25 September 2005

Tasting Notes for September 24, 2005

This tasting was devoted to wines from all over Spain. Many of these appear to come from small wineries without websites--in some cases I've substituted reviews or catalog entries for links. Most of these were scored around 90 by Robert Parker. I don't pay a lot of attention to the scoring scales, which is why I don't use them on my blog. I'm more interested in how it tastes, smells, and feels in the mouth, which tends to be more useful in matching a wine to a food or an occasion than a score.

Wine 1: Segura Viudas Reserva Heredad Brut. Ribera del Duero, Spain. From the northwest corner near Barcelona. Two thirds Macabeo and one third Parrellada, this sparkling wine had a bright, fruity aroma with a crisp and yeasty flavor. Very interesting bottle design--a metal ring on the bottom and a metal seal on the side. This would be a fun presentation for some sort of medieval/Renaissance-themed dinner. $23.

Wine 2: 2004 Hermanos Lurton Blanco. Rueda, Spain. Sort of between Barcelona and Madrid. This is a white blend of Verdejo and Viura. Grapefruit pith and peel all over the place. Slightly sweet but surprisingly not tart. Lovely little white to serve chilled in the summer. $12.

Wine 3: 2003 Pazo de Señorans Albariño. Galicia, Spain. Same area as above. There was a slight musky aroma, no oak present, and delectible well-rounded construction. Not complex, but a pleasant and mellow wine. $20.

Wine 4: 2003 Vina Mein Blanco. Ribeiro, Spain. Northeast corner near Portugal. 70% Treixadura, 15% Godello, 10% Loureira, and 5% Albariño. I'm really not familiar with those first three grapes, but I wasn't impressed by the wine. It was thin, no dominant flavors, and maybe just a hint of lemon. $18.

Wine 5: 2003 Bodegas Luan Red "Equis Viñas Viejas". Vino de Tierra Castilla, Spain. Sort of in the center near Madrid. "The wine is a blend of Bobal, Mazuelo (the local term for Carignan), Garnacha (Grenache) and Cencibel (Tempranillo)." Strawberry jam on the nose, with matching flavor but dry and with a short finish. Really Surprising. $10.

Wine 6: 2003 Venta Mazzaron Tempranillo. Toro, Spain. Around the center of the country. There's a touch of toast on the top, with heavy tannins that arrive in mid-taste. Very dry. $12.

Wine 7: 2002 Bodegas Castano Solanera. Yecla, Spain. Southeast. The aroma was alcoholic, with dark berry notes like a Zinfandel or Port. Surprisngly soft tannins. Made from Monsatrell, the Spanish name for Mourvèdre. $15.

Wine 8: 2002 Abadia Retuerta "Rivola". Sardon del Duero, Spain. Northeast Spain. 60% Tempranillo and 40% Cabernet Sauvignon. A little too mellow for me--I really wonder if I tasted the same wine as mentioned in the review. There's a chance that the alcohol in the previous wine hampered my tasting ability, but I was still able to pick out lots in the next wine... $14.

Wine 9: 1999 Sierra Cantabria Crianza. Rioja, Spain. North Central Spain. Tempranillo. Big black cherry aroma, soft fruit flavors with hints of vanilla and hazelnuts. Nicely aged with a lovely garnet color. Great wine at a spectacular price. $15.

Wine 10:
1999 Fernando Remirez de Ganuza Rioja Reserva
. Rioja, Spain. Another Tempranillo from the North Central region of Rioja. Deep purple color with concentrated flavors. Dry and distinguished, and while I was having a difficult time picking out any individual flavor elements, it was an amazing wine. $60.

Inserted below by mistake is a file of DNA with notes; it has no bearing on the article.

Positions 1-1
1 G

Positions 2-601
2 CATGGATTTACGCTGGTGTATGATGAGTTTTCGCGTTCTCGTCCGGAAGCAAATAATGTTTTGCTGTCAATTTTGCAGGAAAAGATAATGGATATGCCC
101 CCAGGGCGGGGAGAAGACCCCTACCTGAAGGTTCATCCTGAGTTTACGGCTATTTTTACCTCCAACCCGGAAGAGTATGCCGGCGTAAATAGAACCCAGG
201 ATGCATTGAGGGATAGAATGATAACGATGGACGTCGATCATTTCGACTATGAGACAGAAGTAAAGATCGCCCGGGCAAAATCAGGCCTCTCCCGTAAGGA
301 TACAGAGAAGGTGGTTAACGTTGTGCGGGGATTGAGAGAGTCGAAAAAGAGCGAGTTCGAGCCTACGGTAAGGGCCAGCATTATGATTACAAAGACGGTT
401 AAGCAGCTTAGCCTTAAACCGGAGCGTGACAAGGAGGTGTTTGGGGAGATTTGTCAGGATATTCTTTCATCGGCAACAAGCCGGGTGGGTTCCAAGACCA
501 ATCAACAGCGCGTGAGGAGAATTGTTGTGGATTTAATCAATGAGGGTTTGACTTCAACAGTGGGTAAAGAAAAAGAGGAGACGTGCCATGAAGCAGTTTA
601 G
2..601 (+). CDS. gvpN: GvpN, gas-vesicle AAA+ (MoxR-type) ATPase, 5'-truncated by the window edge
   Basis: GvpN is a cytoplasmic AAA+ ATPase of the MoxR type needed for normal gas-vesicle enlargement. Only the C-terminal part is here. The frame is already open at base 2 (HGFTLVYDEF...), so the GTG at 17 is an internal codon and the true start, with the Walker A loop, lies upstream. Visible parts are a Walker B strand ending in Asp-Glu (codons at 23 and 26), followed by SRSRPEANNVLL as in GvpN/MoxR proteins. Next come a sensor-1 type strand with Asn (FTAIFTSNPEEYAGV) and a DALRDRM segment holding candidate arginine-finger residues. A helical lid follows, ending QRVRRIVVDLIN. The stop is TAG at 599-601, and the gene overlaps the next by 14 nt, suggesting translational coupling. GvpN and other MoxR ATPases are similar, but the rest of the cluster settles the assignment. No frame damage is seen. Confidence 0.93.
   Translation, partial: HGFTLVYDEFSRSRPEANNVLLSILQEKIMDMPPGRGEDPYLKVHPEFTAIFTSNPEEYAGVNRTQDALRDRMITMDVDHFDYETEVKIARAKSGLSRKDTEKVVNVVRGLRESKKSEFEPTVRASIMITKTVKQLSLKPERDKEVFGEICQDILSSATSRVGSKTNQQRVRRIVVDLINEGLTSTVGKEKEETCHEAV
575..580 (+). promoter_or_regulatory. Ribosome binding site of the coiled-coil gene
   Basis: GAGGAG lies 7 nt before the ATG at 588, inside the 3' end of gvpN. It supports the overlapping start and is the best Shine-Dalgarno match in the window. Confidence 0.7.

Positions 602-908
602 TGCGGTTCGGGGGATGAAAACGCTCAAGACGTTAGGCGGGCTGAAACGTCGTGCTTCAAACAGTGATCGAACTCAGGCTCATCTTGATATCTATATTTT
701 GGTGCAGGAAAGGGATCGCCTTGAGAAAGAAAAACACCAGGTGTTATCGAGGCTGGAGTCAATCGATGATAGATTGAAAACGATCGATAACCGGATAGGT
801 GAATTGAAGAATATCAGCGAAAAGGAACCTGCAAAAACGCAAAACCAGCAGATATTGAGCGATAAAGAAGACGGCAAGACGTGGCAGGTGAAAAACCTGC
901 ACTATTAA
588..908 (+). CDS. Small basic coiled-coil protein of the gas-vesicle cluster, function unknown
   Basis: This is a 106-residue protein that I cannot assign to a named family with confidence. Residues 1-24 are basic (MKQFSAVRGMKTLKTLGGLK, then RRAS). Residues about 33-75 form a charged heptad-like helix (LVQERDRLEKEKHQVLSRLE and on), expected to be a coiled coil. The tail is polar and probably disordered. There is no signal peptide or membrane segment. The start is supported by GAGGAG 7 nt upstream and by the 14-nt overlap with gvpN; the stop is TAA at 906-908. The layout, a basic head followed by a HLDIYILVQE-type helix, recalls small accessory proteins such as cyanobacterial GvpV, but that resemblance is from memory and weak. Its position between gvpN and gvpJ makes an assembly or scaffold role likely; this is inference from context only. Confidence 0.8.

5 comments:

Andrew said...

"medieval/Renaissance-themed dinner" We dont have many of those round our way. Is it as naff as you suggest or does it indeed look classy?

Benito said...

Andrew, prepare to start laughing. Naff is an apt description.

There's an organization called the SCA, or the Society for Creative Anachonism, in which folks adopt a persona from some point in Western history between the Medieval and Renaissance periods. They dress up as Lords and Ladies, Knights and Pirates, and have battles in the park. There's an internal hierarchy, lots of dodgy heraldry, and many eye-cringing practice sessions that involve the fighters wearing patched-together sportswear and hitting each other with PVC pipes.

I was never a member, but was very close to a couple that was heavily involved. And at the time, I was dragged to many events. They never had any proper dinners, but at the larger events you'd have booths set up selling roast turkey legs things like that. Lots of them would drink mead or any alcoholic beverage served in any old-looking bottle or glass.

There's also a slightly similar occasion, though it generally happens only once a year. Colleges and historical societies will sometimes host a Madrigal Dinner around Christmas, which tends to be focused more on the musical aspects of Renaissance England. The food is typically historically inspired, though modified for modern tastes. And only the hosts and servers are in costume, the guests are welcome to dress normally. A bottle of that Spanish sparkler would actually look very nice at one of those functions. At an SCA event, it would be sure to get you under the dress of some goth chick, though I'm not sure you'd want that.

I could go on for days about the various unusual ways in which we Americans celebrate very specific features of our former colonial oppressors... However, I must admit that I do attend our local Burns' Night every other year or so, which is a formal, classy social event. I actually enjoy bagpipe music, Scotch, haggis, and Burns' poetry, and try not to read too much else into it. Where else in Memphis can I get dragged onto the dancefloor by a dozen drunk old men wearing tuxedo/kilt combos?

Roberto Iza Valdes said...
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